Marten’s Compiled Query Feature

TL;DR: Marten’s compiled query feature makes using Linq queries significantly more efficient at runtime if you need to wring out just a little more performance in your Marten-backed application.

I was involved in a twitter conversation today that touched on the old Specification pattern of describing a reusable database query by an object (watch it, that word is overloaded in software development world and even refers to separate design patterns). I mentioned that Marten actually has an implementation of this pattern we call Compiled Queries.

Jumping right into a concrete example, let’s say that we’re building an issue tracking system because we hate Jira so much that we’d rather build one completely from scratch. At some point you’re going to want to query for all open issues currently assigned to a user. Assuming our new Marten-backed issue tracker has a document type called Issue, a compiled query class for that would look like this:

    // ICompiledListQuery<T> is from Marten
    public class OpenIssuesAssignedToUser: ICompiledListQuery<Issue>
    {
        public Expression<Func<IMartenQueryable<Issue>, IEnumerable<Issue>>> QueryIs()
        {
            return q => q
                .Where(x => x.AssigneeId == UserId)
                .Where(x => x.Status == "Open");
        }
        // This is an input parameter to the query
        public Guid UserId { get; set; }
    }

And now in usage, we’ll just spin up a new instance of the OpenIssuesAssignedToUser to query for the open issues for a given user id like this:

    var store = DocumentStore.For(opts =>
    {
        opts.Connection("some connection string");
    });

    await using var session = store.QuerySession();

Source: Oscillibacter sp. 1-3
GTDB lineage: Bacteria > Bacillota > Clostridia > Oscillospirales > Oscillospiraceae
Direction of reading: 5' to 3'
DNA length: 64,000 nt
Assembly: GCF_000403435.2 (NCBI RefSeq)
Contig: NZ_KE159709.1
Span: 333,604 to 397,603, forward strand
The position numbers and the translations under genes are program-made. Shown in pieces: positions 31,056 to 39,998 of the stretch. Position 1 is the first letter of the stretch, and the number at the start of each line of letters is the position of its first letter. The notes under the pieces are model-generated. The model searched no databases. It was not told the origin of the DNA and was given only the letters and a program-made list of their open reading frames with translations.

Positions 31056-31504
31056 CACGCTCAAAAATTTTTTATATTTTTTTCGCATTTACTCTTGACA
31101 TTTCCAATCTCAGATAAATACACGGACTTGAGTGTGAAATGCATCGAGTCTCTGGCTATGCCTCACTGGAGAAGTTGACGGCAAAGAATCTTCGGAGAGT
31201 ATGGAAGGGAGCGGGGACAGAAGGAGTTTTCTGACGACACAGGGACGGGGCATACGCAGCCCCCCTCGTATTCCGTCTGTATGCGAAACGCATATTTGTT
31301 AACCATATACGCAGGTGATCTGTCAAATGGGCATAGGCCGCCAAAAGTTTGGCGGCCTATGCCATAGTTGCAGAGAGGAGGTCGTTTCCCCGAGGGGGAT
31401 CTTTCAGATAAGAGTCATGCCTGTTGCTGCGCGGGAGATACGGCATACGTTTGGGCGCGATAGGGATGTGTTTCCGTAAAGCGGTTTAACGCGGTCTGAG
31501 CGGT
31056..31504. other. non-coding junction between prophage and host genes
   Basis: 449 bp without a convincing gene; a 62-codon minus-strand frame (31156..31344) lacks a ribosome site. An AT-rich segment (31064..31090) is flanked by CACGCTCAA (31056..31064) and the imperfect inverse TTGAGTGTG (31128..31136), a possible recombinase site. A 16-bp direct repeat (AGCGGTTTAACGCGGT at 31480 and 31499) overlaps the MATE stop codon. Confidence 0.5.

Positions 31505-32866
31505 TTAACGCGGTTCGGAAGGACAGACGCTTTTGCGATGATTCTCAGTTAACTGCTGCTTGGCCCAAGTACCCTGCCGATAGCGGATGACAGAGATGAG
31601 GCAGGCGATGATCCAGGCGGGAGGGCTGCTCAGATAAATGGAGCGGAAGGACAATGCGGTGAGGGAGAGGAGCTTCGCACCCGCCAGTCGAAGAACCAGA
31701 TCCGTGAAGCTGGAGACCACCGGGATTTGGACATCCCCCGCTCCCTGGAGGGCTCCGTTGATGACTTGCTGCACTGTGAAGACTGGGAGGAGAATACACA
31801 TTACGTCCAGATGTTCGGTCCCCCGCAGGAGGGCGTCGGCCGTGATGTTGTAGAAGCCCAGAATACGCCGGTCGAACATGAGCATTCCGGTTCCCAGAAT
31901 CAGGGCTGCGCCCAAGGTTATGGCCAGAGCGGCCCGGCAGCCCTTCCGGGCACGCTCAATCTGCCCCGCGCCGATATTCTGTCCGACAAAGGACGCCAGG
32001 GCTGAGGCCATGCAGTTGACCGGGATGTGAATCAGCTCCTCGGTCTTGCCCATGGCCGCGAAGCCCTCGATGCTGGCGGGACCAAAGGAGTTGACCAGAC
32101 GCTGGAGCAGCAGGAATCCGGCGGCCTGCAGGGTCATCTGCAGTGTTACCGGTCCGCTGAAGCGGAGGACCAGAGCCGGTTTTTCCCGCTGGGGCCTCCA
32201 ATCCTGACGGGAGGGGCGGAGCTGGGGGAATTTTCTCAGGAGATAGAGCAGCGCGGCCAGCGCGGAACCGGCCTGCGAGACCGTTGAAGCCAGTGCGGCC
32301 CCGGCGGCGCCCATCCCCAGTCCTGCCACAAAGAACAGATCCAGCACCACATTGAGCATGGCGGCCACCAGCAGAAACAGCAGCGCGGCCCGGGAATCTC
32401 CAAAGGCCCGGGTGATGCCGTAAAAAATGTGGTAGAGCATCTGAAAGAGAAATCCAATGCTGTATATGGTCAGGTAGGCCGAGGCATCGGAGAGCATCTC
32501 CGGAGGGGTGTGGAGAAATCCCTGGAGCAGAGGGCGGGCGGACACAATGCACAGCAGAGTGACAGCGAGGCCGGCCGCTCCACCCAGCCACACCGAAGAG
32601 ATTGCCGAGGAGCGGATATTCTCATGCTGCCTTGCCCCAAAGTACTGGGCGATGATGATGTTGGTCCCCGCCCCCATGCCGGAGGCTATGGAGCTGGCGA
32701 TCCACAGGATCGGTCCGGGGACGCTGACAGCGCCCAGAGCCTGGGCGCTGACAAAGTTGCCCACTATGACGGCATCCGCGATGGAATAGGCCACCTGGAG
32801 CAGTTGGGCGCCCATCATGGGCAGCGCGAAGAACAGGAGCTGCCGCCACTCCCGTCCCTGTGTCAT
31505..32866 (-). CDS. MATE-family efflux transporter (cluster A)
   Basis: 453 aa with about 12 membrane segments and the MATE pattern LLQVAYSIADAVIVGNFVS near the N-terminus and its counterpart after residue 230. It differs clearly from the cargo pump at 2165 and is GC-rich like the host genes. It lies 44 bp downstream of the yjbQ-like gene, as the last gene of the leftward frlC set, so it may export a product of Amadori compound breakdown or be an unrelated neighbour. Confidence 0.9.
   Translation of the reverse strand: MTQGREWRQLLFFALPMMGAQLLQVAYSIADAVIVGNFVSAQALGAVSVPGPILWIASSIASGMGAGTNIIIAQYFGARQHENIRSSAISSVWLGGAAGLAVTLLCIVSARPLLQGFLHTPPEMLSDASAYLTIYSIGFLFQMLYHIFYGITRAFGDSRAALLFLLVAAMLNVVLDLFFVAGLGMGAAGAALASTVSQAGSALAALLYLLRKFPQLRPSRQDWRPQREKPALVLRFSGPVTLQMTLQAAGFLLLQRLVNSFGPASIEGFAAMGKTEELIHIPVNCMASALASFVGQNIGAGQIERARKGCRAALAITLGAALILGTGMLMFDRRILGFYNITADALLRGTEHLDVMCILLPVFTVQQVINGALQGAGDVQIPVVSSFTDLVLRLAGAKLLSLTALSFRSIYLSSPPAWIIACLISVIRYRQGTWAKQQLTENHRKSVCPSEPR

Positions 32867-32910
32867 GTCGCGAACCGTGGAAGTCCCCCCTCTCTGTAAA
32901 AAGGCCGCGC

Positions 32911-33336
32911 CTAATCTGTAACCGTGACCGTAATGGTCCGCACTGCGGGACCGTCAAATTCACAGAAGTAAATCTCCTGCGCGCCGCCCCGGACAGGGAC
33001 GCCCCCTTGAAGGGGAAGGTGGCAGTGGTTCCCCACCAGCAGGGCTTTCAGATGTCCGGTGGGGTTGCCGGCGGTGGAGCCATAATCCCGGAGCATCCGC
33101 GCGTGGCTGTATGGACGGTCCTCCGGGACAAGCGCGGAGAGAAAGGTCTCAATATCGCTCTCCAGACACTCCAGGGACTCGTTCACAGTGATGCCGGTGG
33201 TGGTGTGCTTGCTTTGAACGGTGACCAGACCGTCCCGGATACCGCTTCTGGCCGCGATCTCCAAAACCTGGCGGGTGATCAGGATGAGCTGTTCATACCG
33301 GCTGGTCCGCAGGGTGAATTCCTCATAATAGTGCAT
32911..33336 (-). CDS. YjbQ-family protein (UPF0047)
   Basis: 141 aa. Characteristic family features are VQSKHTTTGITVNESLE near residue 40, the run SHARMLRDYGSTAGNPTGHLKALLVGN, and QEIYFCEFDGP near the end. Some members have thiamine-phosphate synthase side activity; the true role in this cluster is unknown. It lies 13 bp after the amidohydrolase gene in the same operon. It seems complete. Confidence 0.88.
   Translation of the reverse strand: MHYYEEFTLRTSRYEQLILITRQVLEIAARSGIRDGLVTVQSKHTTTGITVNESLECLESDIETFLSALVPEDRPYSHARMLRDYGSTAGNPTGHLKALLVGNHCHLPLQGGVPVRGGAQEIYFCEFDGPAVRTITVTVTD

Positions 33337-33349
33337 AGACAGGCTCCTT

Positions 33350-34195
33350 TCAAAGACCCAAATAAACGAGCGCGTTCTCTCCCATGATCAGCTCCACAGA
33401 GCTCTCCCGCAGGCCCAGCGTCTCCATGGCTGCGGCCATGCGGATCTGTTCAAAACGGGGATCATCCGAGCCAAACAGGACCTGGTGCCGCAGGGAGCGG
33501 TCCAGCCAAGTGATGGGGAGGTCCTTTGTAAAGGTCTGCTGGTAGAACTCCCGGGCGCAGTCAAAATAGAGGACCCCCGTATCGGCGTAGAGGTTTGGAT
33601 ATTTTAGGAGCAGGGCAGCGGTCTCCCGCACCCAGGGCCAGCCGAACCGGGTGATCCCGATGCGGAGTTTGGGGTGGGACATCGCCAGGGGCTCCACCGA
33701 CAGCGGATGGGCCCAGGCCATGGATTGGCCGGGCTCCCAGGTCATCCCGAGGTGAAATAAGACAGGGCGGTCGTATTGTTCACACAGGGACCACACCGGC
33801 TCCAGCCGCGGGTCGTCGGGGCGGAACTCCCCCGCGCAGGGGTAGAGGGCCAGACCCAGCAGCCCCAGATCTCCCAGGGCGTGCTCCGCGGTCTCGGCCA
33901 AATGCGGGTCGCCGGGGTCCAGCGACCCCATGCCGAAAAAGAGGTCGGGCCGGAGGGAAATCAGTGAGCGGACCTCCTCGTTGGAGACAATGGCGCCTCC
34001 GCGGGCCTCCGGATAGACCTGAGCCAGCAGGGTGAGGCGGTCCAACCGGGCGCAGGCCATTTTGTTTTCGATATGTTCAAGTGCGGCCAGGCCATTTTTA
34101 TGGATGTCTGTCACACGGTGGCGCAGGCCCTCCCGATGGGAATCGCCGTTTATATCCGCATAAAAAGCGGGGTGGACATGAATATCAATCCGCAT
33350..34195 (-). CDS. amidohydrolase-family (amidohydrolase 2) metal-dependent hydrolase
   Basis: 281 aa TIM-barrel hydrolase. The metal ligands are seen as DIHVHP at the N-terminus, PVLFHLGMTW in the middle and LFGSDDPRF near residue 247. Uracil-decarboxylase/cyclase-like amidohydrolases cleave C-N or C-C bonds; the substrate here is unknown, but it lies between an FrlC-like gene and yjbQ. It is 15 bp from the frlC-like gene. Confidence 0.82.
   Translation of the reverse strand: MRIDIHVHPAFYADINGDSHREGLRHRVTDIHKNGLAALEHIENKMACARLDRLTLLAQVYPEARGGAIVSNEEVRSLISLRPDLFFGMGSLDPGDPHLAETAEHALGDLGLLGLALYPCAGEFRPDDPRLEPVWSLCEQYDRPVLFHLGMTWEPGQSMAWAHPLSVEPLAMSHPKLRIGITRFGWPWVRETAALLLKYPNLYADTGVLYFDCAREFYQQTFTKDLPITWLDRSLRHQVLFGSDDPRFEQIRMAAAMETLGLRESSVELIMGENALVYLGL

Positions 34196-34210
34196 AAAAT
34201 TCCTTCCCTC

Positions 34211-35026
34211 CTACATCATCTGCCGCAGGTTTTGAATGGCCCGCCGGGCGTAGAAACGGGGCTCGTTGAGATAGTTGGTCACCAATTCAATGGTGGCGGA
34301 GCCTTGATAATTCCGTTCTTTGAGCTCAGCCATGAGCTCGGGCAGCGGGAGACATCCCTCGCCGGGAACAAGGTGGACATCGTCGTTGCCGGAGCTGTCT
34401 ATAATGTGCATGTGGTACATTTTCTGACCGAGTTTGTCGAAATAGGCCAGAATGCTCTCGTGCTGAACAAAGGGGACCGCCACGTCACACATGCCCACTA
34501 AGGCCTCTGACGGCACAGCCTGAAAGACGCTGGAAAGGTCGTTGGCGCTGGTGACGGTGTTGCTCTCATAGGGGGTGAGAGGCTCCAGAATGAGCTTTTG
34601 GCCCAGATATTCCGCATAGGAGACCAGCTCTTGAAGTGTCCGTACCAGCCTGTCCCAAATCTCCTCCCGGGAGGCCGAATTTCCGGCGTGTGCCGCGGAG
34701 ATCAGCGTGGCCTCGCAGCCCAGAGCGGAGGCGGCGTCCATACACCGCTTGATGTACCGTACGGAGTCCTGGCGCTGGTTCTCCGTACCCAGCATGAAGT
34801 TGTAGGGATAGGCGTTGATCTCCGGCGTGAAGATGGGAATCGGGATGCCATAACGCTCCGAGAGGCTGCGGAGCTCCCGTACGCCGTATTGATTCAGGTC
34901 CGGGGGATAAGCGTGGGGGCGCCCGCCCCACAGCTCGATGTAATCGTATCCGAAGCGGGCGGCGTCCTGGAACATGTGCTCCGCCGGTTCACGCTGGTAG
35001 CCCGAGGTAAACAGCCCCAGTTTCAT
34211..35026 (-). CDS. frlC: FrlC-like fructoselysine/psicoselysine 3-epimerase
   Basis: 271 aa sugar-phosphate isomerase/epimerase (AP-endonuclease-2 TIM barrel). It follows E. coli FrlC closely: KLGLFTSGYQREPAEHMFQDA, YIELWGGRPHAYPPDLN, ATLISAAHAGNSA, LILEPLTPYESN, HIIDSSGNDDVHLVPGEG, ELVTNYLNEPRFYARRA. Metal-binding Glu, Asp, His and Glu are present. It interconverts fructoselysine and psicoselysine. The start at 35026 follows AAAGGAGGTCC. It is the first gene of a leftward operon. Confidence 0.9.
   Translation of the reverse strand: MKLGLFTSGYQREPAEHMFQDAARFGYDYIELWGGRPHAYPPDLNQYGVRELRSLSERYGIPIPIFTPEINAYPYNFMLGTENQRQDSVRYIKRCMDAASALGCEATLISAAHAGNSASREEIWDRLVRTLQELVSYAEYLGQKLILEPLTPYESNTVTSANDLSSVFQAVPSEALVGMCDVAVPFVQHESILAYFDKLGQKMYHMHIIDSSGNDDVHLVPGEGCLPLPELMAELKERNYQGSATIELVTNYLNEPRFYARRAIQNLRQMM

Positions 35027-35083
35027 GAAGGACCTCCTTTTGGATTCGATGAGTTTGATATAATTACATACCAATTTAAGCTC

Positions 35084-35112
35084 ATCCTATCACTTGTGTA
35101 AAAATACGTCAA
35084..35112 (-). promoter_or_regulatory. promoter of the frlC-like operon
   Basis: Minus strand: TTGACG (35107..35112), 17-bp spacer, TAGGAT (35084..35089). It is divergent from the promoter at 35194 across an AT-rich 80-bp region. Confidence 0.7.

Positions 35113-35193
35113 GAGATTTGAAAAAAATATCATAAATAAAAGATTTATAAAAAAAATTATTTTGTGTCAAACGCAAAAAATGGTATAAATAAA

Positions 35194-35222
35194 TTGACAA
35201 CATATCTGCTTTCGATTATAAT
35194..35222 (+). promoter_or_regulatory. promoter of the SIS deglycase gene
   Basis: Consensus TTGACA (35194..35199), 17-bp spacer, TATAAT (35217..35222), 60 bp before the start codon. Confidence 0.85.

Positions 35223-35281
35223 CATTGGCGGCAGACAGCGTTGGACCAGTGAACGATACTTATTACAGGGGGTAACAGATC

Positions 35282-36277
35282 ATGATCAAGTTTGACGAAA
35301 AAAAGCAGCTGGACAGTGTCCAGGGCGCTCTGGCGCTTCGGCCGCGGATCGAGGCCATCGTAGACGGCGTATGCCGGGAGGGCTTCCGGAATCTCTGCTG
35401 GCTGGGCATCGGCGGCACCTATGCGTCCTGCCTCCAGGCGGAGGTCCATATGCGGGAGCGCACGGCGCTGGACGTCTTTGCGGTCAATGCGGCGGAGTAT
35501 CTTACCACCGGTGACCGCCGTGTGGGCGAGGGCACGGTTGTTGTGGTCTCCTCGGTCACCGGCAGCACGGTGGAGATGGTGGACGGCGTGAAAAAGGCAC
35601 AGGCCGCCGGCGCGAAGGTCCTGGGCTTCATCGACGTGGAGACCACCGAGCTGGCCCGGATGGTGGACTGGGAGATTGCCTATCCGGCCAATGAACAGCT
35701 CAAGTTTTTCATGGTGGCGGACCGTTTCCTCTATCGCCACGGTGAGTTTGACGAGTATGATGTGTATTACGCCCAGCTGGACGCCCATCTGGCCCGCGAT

var issues = await session.QueryAsync(new OpenIssuesAssignedToUser
    {
        UserId = userId // passing in the query parameter to a known user id
    });
    
    // do whatever with the issues

Other than the weird method signature of the QueryIs() method, that class is pretty simple if you’re comfortable with Marten’s superset of Linq. Compiled queries can be valuable anywhere where the old Specification (query objects) pattern is useful, but here’s the cool part…

Compiled Queries are Faster

Linq has been an awesome addition to the .Net ecosystem, and it’s usually the very first thing I mention when someone asks me why they should consider .Net over Java or any other programming ecosystem. On the down side though, it’s complicated as hell, there’s some runtime overhead to generating and parsing Linq queries at runtime, and most .Net developers don’t actually understand how it works internally under the covers.

The best part of the compiled query feature in Marten is that on the first usage of a compiled query type, Marten memoizes its “query plan” for the represented Linq query so there’s significantly less overhead for subsequent usages of the same compiled query type within the same application instance.

To illustrate what’s happening when you issue a Linq query, consider the same logical query as above, but this time in inline Linq:


    var issues = await session.Query<Issue>()
        .Where(x => x.AssigneeId == userId)
        .Where(x => x.Status == "Open")
        .ToListAsync();

    // do whatever with the issues

When the Query() code above is executed, Marten is:

  1. Building an entire object model in memory using the .Net Expression model.
  2. Linq itself never executes any of the code within Where() or Select() clauses, instead it parses and interprets that Expression object model with a series of internal Visitor types.
  3. The result of visiting the Expression model is to build a corresponding, internal IQueryHandler object is created that “knows” how to build up the SQL for the query and then how to process the resulting rows returned by the database and then to coerce the raw data into the desired results (JSON deserialization, stash things in identity maps or dirty checking records, etc).
  4. Executing the IQueryHandler, which in turn writes out the desired SQL query to the outgoing database command
  5. Make the actual call to the underlying Postgresql database to return a data reader